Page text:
Group shows are usually fairly lacking in the coherence department: big on quantity and small on voice. Not so the Environmental Art Exhibition now up at The Gallery at Tacoma Community College. With some 25 participating artists (students, staff, community) it’s certainly varied. But curator Jennifer Olson-Rudenko’s overarching theme attracts a general irony of beauty amid destruction, binding the show into a meaning all group shows should aspire to.
That said, it’s a fairly uneven show. There’s the highly provocative, like Carson Murdach’s intricate apocalyptic ink-and-wash drawings of mutating cities, the identical box houses expanding infinitely over themselves and their burnt-out landscapes in fiercely soul-destroying symmetry. Then there’s the placidly bland: Sarah Kemp Waldo’s coast-scene acrylics, looking like they’d sell better at Cannon Beach.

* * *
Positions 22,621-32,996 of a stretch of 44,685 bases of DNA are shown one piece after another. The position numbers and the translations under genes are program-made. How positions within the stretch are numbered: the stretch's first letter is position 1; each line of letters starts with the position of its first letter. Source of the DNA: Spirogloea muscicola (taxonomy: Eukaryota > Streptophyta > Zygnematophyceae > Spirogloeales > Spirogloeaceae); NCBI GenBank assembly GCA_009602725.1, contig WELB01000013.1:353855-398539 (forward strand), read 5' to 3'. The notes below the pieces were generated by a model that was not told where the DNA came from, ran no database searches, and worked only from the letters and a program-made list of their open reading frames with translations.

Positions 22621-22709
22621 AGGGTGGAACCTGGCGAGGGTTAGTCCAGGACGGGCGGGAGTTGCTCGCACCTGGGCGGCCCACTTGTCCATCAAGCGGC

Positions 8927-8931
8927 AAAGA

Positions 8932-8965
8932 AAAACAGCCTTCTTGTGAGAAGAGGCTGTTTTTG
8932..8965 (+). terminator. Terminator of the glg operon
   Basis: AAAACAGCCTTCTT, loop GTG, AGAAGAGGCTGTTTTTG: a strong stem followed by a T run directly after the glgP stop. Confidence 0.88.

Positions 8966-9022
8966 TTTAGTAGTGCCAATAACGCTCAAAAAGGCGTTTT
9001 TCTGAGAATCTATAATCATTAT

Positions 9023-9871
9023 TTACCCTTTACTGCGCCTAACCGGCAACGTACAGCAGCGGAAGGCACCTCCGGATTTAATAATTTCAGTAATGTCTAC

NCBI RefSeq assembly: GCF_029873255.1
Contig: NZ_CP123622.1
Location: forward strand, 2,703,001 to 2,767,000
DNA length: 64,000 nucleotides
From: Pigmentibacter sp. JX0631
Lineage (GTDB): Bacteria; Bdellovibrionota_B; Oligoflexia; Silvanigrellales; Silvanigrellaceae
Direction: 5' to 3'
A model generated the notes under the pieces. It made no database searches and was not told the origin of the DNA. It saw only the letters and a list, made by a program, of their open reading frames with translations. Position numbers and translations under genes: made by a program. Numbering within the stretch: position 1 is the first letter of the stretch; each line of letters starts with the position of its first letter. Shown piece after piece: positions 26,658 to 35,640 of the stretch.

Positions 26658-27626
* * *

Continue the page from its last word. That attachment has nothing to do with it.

Kyle Dillehay’s intriguing, walnut-like pods of dirt-filled iron make a far bolder statement than Bret Lyon’s chunky sphere of recycled wood. Julia Haack does better with that material, her sinuous curves sit as stylish as a Frank Gehry chair on the wall.
There’s Jason Sobottka’s usual eloquence, his wood-and-print environment subtle on the topic of habitat encroachment, a complete contrast to the blinding obviousness (and ill-proportion) of Dorothy McCuistion’s acrylics on the same topic. Jenni Denekas’ food-tray of plastic cows also gets too preachy.
Best marks go to the photographers. Kirsten Marie Lawson brings beautifully twisted bark into almost 3-D focus, and Zachary Mazur’s mediations on the stunning emptiness of the Hanford Nuclear Reservation hit a pinnacle of surreal realism: a school-desk in a river, a toxic sunset.
10 a.m.-5 p.m. Mondays-Fridays through February 27. Enter off South 12th Street between Pearl and Mildred Streets. Free. 253-460-4306, www.tacomacc.edu/thegallery/